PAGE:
The image above is a depiction of the fault zones in the Bay Area, California. The black star indicates where I live in California. (Source: 

The image above is a depiction of the fault zones in the Bay Area, California. The black star indicates where I live in California.

Life in California often evokes images of palm trees, sunny-blue skies, and sandy beaches. As a resident of California, I can attest that all those stereotypes are often correct. But sometimes, people overlook the idea of California as “Earthquake Country.” Living 0.5 miles away from the Hayward Fault and a few more miles away from the San Andreas Fault, I’ve become used to waking up at odd times during the night to a swaying bed frame or watching pendulums move seemingly on their own.

While most natural disasters - including hurricanes, tornadoes, blizzards, volcanos, and tsunamis - can be predicted ahead of time, earthquakes lack that luxury. They are hard to predict because it’s difficult to tell when exactly the pressure built between two plates will release1. Prediction is crucial for saving lives because it can give people time to get to a safe place. Several methods have been created to predict earthquakes, including the analysis of the patterns of previous tremors, the use of animal behavior, changes in the concentration of radon gas, and even variations in electromagnetic behavior1. But these methods all share a common problem - accuracy.

However, we Californians don’t need to fear as much, because there has emerged a new system recently, known as earthquake early warning.

What is earthquake early warning and how do earthquakes work?

In a nutshell, earthquake early warning is a system that sends a warning that an earthquake will strike in a certain area within a few seconds. When an earthquake occurs, one of three main things can happen: two plates may pass each other on a strike-slip fault (one example is the San Andreas Fault), a plate on top of the fault moves down relative to the plate on the bottom on a normal fault, or a plate on the bottom of the fault moves up relative to the plate on the top on a reverse fault2. This movement leads pressure to build up between two pieces of land. As this pressure builds up, reaching a point that’s too large to handle by the pieces of land, it’s released in an earthquake. This release of energy transforms into waves that emanate outward from the epicenter of the earthquake. There are two main types of waves: P-waves and S-waves. P waves, which tend not to cause lots of damage, move faster than S-waves, which can cause lots of damage2. The variety of waves is useful in detecting earthquakes, because earthquake stations (also known as sensors, placed throughout California) detect P-waves first. P-waves are then used to determine the magnitude and location of the earthquake2. These P-waves allow the warning to be sent to people via text messages, computers, radios, and TVs, warning them of the upcoming S-waves, which are dangerous2. This warning normally includes the shaking intensity and estimated time of arrival of the earthquake2.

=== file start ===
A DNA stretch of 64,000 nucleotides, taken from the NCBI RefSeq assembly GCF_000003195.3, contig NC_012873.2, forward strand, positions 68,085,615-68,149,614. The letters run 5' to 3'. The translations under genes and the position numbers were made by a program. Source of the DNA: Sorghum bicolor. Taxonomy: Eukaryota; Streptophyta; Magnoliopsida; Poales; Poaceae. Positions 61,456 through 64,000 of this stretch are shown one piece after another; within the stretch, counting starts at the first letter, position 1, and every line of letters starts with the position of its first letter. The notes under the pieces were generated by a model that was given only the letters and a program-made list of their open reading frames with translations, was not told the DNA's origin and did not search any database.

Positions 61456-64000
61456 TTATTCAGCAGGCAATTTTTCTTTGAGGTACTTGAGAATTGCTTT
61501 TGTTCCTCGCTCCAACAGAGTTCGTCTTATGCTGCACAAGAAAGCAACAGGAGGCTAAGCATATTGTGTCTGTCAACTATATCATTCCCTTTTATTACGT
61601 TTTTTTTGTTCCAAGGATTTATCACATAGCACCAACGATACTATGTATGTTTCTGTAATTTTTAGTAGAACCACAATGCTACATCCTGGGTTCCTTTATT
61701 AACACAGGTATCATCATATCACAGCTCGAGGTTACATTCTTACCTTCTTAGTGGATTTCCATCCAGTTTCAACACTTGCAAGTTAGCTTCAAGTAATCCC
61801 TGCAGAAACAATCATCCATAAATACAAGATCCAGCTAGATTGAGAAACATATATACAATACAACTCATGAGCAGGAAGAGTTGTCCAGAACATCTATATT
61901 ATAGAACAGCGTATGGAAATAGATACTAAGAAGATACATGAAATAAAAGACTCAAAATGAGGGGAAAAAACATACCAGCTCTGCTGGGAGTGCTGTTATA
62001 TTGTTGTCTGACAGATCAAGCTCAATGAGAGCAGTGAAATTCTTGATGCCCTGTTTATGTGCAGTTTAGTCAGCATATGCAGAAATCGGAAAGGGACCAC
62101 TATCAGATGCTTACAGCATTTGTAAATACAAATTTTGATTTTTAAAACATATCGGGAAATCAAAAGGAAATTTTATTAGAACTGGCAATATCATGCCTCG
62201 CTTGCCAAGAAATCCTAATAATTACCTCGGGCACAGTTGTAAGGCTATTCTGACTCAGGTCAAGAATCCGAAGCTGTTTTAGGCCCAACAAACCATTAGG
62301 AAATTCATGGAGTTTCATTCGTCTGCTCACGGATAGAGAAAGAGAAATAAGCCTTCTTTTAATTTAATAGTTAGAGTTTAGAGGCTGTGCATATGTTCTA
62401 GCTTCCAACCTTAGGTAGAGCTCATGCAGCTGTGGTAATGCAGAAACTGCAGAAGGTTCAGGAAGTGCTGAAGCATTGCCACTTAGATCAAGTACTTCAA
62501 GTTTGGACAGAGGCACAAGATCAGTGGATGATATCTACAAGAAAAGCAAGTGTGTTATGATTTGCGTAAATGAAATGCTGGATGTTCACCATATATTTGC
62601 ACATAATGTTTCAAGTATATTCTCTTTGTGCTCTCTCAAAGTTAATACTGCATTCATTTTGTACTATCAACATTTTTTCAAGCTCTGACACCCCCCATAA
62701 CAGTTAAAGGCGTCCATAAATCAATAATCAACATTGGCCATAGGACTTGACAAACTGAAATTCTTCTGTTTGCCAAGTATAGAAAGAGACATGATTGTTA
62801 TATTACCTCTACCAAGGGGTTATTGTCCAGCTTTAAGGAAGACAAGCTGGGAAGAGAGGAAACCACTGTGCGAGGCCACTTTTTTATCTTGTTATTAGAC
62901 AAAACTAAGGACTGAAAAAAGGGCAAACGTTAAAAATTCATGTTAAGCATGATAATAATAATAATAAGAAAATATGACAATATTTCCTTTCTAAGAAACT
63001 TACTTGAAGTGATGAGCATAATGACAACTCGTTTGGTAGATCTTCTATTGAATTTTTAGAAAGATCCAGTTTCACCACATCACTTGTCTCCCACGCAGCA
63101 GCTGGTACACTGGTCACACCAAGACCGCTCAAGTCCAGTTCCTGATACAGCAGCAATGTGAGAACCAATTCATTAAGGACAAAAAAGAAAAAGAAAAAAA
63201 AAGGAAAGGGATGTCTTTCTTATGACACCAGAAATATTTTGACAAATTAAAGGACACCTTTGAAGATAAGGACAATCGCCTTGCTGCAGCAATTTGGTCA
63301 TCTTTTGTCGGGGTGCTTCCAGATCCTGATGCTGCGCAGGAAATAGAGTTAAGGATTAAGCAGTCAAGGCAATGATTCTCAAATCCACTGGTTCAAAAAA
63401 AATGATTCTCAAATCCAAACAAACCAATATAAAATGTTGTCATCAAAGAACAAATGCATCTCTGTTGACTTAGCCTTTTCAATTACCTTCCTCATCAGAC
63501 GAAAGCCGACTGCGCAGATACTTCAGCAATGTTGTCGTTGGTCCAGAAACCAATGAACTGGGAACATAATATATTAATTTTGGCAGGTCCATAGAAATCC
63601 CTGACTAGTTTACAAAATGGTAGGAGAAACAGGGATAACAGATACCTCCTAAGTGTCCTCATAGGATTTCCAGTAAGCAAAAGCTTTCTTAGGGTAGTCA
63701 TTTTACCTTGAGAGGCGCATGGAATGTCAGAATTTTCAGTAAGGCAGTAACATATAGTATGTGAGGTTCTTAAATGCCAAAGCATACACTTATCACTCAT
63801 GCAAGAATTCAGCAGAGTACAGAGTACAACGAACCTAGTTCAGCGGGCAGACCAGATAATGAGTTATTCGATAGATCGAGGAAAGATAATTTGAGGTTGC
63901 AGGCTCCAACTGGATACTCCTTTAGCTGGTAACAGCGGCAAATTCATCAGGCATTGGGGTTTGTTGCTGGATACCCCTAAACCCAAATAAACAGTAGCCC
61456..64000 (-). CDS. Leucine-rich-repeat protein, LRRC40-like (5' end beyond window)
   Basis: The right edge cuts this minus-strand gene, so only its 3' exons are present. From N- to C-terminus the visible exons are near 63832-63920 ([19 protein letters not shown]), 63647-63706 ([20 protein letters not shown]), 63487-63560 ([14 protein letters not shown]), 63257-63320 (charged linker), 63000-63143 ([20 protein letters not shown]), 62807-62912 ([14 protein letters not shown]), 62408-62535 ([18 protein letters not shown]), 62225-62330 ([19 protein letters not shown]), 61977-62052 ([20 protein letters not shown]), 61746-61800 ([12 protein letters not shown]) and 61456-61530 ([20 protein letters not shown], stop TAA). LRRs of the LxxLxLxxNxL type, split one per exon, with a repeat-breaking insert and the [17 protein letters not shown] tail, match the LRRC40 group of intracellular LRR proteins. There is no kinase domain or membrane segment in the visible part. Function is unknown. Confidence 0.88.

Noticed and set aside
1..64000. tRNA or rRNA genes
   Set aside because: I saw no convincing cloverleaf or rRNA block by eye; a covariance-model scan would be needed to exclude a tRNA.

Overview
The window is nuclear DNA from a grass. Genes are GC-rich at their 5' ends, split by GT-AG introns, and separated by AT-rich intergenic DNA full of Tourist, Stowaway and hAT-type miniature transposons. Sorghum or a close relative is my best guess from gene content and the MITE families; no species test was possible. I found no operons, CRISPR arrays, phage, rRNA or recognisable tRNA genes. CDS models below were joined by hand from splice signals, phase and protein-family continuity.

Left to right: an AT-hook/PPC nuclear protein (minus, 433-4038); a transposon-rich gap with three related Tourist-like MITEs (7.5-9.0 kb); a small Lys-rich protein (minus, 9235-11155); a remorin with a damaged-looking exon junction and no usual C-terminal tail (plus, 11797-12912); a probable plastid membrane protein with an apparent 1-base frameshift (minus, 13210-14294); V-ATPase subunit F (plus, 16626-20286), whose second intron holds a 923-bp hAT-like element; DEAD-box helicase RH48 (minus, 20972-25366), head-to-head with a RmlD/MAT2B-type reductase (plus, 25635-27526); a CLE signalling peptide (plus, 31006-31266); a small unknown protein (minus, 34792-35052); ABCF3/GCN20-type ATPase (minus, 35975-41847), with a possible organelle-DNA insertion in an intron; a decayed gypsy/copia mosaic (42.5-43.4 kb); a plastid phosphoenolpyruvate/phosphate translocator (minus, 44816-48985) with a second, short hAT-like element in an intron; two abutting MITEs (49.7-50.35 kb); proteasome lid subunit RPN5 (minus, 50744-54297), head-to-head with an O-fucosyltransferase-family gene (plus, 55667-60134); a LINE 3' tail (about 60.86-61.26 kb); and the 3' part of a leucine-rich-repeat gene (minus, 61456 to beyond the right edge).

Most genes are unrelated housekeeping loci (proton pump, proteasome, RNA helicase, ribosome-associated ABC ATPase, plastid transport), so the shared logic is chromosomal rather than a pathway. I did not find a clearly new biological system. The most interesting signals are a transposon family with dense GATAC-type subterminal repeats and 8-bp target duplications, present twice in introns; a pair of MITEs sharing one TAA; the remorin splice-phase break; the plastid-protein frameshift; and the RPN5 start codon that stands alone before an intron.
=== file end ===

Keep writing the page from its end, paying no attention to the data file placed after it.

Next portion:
The image above shows how earthquake early warning functions. (Source:

The image above shows how earthquake early warning functions. (Source:

How do you find the warning time and how long is it?

The main factor determining the warning time, the amount of time it takes for the S-waves to reach a specific location, depends on the distance between that location and the earthquake’s epicenter. The farther away the area is from the epicenter, the greater warning time it receives, because the waves take longer to reach that area3. This extended time decreases the intensity of the wave as well. Therefore, a warning may not be useful for people far away from the epicenter. With this in mind, the warning and detection time change based on several factors including the amount of distance between the epicenter and closest station, the absorption of earthquake data by regional networks, and the accurate “diagnosis” of an earthquake’s magnitude and intensity3. Based on this, a warning time can range between 0-60 seconds.

Is it perfect?

0 seconds? This seems pointless. But this is one of the pitfalls of the earthquake early warning system. Around the epicenter of the earthquake, there is a “blind zone,” a radius of places around the earthquake that receive no warning at all. When the earthquake first happens, the P and S-waves start at the same place. Imagine two cars are racing - Car A, which has an average speed of 100 miles per hour, and Car B, which has an average speed of 75 miles per hour. Car A is analogous to P-waves, while Car B is analogous to S-waves. Car A and B start at the same position; for a while, they remain next to each other, until Car A inevitably overtakes Car B permanently. During the time these cars, or waves, remain together, there is no warning, because the S-waves, which can cause damage, arrive at the same time as the harmless P-waves. This is an issue of great magnitude- excuse my pun- because areas closest to the epicenter are the places that have the highest shaking intensity. In other words, these are the areas that need warning!

Although earthquake early warning systems can offer some people fair warning before an earthquake strikes, earthquake prediction still needs work. But at least we can take comfort knowing there are systems being developed to help warn of earthquakes in areas around the world.